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We are all so. Stressed. Out. As I try to improve the health and wellness of others and myself, I have come to find that one commonality seems almost ever-present. Stress. Stress is at the root of many of our issues, and on most of the risk factor list associated with chronic diseases.

If you are too stressed to read on, scroll to the bottom for 5 Simple Tips to help you reduce your stress!! Maybe come back to read after you’ve done a few J

What Is Stress?

Stress comes in three major categories, that, primarily, includes anything and everything. Work, time crunches and family responsibilities pose one certain type of stress, a life altering change such as the loss of a job, divorce, illness or death, another, and traumatic episodes that may include natural disasters, war, accidents, assaults, and minor yet constant stress inducing events round out the ever present stressors we all face. There is no shortage of events that have the possibility to cause us stress throughout our day.

Stress is your body, specifically your brain, responding to any demand, and the stress response is a necessary survival function. Stress can be triggered by change, positive or negative, as well as real or perceived, and can be immediate or long term, a one time event or recurring. Stress affects humans in every stage of life, young and old. No wonder it affects everything we do! The stress is not going away, you won’t outgrow it, and it won’t pass. The specific stress inducer may, but something will step in to take its place.

What actually happens when I feel stressed?

When you feel stress, your nervous system responds by releasing a flood of stress hormones, including adrenaline and cortisol, which ready the body for action. This is a lifesaving benefit when a threat requiring us to jump into action is present, like the infamous saber-toothed tiger always threatening the poor cavemen, provoking the stress response. However, in addition to traumatic events, other modern day events can create stress, some acute and some lower level and chronic. Chronic stress can build when we are unable to restore our stress hormones to a non-ready state before the next stressor arrives. This allows the stress response to stay engaged, in the “on position”, burning valuable energy and resources, and disrupting normal body functions.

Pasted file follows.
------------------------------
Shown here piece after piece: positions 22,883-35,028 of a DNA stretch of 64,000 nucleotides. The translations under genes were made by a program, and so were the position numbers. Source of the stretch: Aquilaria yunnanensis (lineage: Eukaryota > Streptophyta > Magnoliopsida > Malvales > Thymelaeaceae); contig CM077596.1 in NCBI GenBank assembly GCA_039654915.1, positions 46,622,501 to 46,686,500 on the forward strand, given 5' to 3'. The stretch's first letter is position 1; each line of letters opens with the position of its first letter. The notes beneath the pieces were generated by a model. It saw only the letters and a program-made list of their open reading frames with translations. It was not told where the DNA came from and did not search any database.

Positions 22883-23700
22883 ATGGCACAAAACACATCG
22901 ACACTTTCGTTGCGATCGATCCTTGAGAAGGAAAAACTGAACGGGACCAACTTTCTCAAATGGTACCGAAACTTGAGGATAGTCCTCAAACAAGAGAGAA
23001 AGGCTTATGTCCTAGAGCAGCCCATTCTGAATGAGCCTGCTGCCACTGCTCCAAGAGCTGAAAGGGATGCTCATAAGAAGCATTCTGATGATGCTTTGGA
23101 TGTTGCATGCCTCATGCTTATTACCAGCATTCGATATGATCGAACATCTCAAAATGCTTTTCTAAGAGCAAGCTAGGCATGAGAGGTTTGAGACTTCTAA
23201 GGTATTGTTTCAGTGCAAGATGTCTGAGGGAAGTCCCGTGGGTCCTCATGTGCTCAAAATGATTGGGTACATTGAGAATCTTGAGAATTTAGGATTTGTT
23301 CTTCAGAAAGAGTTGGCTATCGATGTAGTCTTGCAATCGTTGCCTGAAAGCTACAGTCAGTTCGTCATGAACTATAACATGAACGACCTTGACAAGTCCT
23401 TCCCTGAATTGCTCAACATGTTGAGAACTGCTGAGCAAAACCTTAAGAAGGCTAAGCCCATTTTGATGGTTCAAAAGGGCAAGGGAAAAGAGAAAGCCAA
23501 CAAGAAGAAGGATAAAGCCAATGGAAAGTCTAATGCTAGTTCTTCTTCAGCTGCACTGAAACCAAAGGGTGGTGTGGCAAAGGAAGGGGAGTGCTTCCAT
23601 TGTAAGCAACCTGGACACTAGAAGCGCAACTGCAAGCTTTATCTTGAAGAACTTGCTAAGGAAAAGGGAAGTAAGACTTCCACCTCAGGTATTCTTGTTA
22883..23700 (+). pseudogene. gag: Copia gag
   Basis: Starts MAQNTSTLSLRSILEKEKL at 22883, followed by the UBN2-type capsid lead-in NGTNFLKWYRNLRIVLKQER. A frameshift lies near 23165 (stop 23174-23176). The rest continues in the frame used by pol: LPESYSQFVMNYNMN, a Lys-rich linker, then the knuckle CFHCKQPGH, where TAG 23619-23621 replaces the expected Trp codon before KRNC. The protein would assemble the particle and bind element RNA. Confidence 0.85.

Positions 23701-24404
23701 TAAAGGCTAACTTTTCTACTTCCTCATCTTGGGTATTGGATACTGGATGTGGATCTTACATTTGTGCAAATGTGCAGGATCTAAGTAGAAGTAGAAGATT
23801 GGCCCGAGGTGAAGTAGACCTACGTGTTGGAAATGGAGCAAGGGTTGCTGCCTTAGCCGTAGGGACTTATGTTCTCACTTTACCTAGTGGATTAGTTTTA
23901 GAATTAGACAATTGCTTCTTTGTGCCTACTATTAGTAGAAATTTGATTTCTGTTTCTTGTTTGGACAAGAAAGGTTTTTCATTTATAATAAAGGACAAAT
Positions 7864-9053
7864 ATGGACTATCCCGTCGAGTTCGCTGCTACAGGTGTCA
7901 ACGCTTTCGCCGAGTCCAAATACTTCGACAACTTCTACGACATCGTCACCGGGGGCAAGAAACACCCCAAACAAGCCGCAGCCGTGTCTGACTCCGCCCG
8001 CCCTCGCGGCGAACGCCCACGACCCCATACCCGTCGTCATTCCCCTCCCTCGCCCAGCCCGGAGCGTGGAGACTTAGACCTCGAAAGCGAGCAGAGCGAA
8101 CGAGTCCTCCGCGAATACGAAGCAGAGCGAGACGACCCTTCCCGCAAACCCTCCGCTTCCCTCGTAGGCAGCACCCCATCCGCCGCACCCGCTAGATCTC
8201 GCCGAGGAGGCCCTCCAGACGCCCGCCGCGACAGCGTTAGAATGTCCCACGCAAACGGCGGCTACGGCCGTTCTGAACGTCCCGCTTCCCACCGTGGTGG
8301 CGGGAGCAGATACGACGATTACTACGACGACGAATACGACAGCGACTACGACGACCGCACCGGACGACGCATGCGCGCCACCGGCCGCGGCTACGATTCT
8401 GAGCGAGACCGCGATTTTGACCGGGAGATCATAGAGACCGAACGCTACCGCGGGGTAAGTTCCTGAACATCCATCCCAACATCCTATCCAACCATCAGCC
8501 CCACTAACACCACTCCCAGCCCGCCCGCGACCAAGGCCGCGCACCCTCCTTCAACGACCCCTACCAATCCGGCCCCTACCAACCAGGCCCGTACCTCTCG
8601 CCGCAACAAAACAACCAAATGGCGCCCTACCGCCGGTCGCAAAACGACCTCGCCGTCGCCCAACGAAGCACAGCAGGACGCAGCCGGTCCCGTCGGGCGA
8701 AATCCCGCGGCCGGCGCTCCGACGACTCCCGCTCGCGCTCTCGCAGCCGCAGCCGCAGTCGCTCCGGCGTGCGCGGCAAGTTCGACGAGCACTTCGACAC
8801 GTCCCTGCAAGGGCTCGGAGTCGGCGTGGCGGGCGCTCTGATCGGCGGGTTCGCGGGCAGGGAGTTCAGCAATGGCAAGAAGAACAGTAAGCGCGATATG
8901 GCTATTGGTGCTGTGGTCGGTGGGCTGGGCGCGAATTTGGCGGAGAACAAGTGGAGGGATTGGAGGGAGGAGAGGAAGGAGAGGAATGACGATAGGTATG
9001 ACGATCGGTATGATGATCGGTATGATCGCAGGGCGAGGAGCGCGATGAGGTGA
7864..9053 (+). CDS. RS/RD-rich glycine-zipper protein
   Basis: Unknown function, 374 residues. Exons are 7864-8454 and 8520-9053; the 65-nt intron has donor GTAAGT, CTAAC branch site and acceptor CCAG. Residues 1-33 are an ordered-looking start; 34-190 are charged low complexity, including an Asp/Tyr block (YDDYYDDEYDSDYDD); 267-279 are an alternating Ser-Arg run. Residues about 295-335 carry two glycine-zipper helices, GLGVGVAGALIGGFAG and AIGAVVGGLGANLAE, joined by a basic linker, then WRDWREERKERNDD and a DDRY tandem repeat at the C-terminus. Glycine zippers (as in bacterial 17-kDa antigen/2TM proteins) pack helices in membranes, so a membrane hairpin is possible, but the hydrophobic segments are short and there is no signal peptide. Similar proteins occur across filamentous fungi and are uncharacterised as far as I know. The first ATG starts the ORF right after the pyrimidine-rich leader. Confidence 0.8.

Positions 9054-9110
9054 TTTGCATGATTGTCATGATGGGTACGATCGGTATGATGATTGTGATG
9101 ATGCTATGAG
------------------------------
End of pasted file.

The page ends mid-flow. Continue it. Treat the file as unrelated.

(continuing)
One of the most important functions turned off by our stress hormones is thinking. Um, kinda important! In survival situations, we have no time to debate if we should stay and fight or if we should run left or right. That could cost us our lives in the face of a life-threatening situation.

If thinking is minimized, what else is affected by chronic stress?

Everything. Everything is affected. You are:

tired, distracted, have decreased executive function, lowered cognitive ability, altered appetite and poor food choices, mood swings, increased plaque aggregation in blood vessels, increased blood pressure, poor cardiovascular health, decreased ability to process information, unclear thinking and problem solving, decreased fertility, disrupted sleep, increased irritability, decreased problem solving, the list is endless…

How bad is stress really?

Lets take a look at the following cycle.

Chronic Stress =>Sleep Deprivation =>

Poor nutrition – (sugar and caffeine) =>

Lack of Exercise – (exhaustion) =>

Obesity exacerbates: poor nutrition, lack of exercise, poor sleep quality and perpetuates chronic stress